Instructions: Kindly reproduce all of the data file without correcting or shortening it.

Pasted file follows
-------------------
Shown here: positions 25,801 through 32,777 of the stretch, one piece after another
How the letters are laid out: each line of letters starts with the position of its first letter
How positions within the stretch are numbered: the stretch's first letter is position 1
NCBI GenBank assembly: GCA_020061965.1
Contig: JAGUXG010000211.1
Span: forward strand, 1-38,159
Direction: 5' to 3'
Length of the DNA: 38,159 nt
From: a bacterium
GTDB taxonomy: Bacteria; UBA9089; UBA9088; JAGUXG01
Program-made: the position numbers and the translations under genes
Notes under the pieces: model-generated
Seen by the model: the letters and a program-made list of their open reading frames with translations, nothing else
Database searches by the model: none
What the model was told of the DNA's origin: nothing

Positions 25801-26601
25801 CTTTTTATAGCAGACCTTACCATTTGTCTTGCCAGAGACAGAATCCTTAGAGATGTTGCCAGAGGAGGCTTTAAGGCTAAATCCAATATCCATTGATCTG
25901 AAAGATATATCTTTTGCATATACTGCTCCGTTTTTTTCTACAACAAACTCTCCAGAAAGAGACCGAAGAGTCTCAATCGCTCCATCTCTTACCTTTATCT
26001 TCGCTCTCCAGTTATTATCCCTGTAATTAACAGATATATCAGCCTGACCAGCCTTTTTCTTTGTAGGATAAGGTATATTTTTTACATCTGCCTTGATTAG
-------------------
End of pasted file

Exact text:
Shown here: positions 25,801 through 32,777 of the stretch, one piece after another
How the letters are laid out: each line of letters starts with the position of its first letter
How positions within the stretch are numbered: the stretch's first letter is position 1
NCBI GenBank assembly: GCA_020061965.1
Contig: JAGUXG010000211.1
Span: forward strand, 1-38,159
Direction: 5' to 3'
Length of the DNA: 38,159 nt
From: a bacterium
GTDB taxonomy: Bacteria; UBA9089; UBA9088; JAGUXG01
Program-made: the position numbers and the translations under genes
Notes under the pieces: model-generated
Seen by the model: the letters and a program-made list of their open reading frames with translations, nothing else
Database searches by the model: none
What the model was told of the DNA's origin: nothing

Positions 25801-26601
25801 CTTTTTATAGCAGACCTTACCATTTGTCTTGCCAGAGACAGAATCCTTAGAGATGTTGCCAGAGGAGGCTTTAAGGCTAAATCCAATATCCATTGATCTG
25901 AAAGATATATCTTTTGCATATACTGCTCCGTTTTTTTCTACAACAAACTCTCCAGAAAGAGACCGAAGAGTCTCAATCGCTCCATCTCTTACCTTTATCT
26001 TCGCTCTCCAGTTATTATCCCTGTAATTAACAGATATATCAGCCTGACCAGCCTTTTTCTTTGTAGGATAAGGTATATTTTTTACATCTGCCTTGATTAG